To do: ( i ) Perform vowel synthesis using a harmonic synthesiser, that is, create harmonic spectra, perform inverse Fourier analysis and repeat the periods obtained over time for a certain duration, for example 1 s. ( ii ) Investigate sounds at F0 of 110 Hz and 220 Hz separately. ( iii ) Start a synthesis with only the first harmonic or fundamental at a given F0. Then continue to add, step by step, harmonics 2, 3, 4, etc. equal in amplitude to the fundamental. (iv) Perform a listening test.

Option: You may also investigate F0 other than the two frequency levels mentioned.

Thesis: You will find some sounds in the sound series created for which the listening test gives a vowel identification of one of the vowels /u /, /o /, /ɔ / and /a /. Eventually, /ε / is also perceived.

Extension: You may extend the investigation to front vowels concerning “flat” spectral parts > c. 2 kHz. (Try also “flat” spectral parts > c. 1.5 kHz.) You may then start with a series of lower harmonics as found in natural vocalisations and add, step by step, harmonics equal in amplitude from c. 2 kHz (or from c. 1.5 kHz) upwards.

E7.2    Spectra with Increasing Number of Harmonic Pairs Showing Equal Amplitude Differences (“Ridged” Parts of Vowel Spectra)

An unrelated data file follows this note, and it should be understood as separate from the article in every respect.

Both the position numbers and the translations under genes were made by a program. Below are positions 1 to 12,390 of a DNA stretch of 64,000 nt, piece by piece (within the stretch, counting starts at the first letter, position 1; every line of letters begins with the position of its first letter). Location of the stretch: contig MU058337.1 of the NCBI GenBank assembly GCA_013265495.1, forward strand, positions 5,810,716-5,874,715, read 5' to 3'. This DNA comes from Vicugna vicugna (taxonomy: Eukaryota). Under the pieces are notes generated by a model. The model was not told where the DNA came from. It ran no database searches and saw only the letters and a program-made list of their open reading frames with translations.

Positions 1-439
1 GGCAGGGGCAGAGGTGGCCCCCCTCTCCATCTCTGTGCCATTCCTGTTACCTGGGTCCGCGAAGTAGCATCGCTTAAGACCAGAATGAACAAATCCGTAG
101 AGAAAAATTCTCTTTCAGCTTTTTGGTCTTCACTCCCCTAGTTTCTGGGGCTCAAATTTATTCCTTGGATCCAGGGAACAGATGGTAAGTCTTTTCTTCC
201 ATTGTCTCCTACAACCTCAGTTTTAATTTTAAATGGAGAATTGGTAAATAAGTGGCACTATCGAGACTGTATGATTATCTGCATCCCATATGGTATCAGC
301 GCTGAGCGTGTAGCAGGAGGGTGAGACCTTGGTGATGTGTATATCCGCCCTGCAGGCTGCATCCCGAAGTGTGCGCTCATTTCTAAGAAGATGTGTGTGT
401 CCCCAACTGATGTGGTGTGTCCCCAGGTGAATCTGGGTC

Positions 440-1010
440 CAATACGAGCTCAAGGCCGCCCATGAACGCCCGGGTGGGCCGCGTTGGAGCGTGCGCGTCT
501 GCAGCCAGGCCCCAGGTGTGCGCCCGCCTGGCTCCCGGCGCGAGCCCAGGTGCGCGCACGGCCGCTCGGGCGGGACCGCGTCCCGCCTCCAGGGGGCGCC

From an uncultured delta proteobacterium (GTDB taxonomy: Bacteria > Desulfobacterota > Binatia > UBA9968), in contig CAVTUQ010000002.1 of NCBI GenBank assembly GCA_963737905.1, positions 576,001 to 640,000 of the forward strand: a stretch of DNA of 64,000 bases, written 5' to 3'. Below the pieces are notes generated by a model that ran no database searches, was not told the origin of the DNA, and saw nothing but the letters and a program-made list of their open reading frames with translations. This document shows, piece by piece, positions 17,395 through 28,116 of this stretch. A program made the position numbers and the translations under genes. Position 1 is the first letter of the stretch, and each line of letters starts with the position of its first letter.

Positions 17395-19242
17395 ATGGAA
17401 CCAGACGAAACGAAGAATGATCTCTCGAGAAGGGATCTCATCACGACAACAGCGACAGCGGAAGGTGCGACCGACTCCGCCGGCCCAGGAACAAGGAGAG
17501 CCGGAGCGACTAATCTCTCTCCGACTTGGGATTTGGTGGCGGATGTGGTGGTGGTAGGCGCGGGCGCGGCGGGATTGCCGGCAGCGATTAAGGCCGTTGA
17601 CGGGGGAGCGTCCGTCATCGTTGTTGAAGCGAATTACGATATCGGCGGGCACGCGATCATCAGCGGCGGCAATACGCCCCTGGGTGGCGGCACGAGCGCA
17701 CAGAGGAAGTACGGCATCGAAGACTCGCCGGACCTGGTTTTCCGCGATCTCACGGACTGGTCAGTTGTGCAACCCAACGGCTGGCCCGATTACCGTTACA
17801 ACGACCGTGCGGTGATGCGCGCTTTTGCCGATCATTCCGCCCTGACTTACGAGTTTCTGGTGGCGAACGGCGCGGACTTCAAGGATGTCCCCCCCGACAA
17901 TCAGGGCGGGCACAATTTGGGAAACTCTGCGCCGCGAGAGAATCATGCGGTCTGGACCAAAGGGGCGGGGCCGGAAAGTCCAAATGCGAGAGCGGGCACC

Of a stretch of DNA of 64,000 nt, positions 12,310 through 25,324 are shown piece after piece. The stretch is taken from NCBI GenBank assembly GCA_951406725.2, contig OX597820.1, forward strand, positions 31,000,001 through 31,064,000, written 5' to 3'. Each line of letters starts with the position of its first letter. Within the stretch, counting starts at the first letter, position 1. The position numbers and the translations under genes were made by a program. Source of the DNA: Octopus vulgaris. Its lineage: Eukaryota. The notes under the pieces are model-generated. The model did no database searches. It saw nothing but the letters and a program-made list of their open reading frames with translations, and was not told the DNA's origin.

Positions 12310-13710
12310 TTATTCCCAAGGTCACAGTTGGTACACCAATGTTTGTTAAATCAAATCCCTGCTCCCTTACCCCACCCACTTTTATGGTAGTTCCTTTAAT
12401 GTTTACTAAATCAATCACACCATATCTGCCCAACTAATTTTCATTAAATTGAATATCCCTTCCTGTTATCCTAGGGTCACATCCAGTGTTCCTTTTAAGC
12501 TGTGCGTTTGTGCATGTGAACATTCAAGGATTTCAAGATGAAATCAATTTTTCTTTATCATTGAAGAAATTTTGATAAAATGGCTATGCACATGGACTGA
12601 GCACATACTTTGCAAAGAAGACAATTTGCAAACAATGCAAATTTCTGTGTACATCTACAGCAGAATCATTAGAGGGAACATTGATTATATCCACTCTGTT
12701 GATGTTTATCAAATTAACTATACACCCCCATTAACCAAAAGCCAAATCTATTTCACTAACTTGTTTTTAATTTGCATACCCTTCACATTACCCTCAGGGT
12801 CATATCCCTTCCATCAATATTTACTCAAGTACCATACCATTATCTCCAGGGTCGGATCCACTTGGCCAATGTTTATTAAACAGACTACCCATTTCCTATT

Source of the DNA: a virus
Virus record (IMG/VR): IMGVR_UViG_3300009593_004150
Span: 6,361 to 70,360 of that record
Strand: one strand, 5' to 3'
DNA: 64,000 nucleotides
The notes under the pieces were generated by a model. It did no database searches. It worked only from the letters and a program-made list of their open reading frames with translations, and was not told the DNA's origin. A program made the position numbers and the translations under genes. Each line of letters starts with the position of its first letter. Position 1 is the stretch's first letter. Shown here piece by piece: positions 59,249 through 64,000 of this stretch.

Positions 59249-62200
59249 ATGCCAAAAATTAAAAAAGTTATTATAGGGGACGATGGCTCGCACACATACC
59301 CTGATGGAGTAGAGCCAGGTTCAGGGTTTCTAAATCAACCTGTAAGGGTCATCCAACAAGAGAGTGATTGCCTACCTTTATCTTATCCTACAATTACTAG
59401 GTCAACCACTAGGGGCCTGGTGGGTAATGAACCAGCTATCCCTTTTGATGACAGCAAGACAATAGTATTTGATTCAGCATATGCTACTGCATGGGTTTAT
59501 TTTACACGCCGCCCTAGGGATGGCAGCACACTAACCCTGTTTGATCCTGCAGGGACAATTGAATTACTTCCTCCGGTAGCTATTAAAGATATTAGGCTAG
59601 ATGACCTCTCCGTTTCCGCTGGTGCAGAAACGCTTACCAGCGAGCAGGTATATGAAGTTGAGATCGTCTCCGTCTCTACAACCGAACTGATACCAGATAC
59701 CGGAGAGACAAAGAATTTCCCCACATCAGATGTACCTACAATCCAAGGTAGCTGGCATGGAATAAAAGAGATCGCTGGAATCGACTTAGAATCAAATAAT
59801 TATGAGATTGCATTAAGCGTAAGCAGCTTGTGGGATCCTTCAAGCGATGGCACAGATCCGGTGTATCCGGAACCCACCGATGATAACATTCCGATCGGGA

To do: Apply the same procedure as described in the previous experiment but add, step-by-step, harmonics with periodic increasing and decreasing amplitudes; for example L2 (level of second amplitude) < L1 (level of first amplitude), L3 = L1, L4 = L2, and so on; or vice versa.

Thesis: ( i ) You will obtain results depending on the extent of the difference in the harmonic level you have set. ( ii ) However, within a limited range of such a difference, the listening test will provide similar results to those predicted for the previous experiment.

Extension: You may again extend the investigation to front vowels concerning “ridged” spectral parts > 2 kHz. ← 263 | 264 →

E8     Aspects of Method

E8.1    Formant Pattern Estimation Related to Non-Standard Parameters

To do: ( i ) Refer to a large sample of isolated vowel sounds. ( ii ) Perform LPC analysis applying standard parameters. ( iii ) Select the sounds for which the calculated formant patterns clearly do not correspond to what is expected if referred to formant statistics. However, do not try to include very high F0. (iv) Perform a listening test. (v) Select only sounds with a high score of identification. (vi) Perform LPC analysis again but alter the parameters.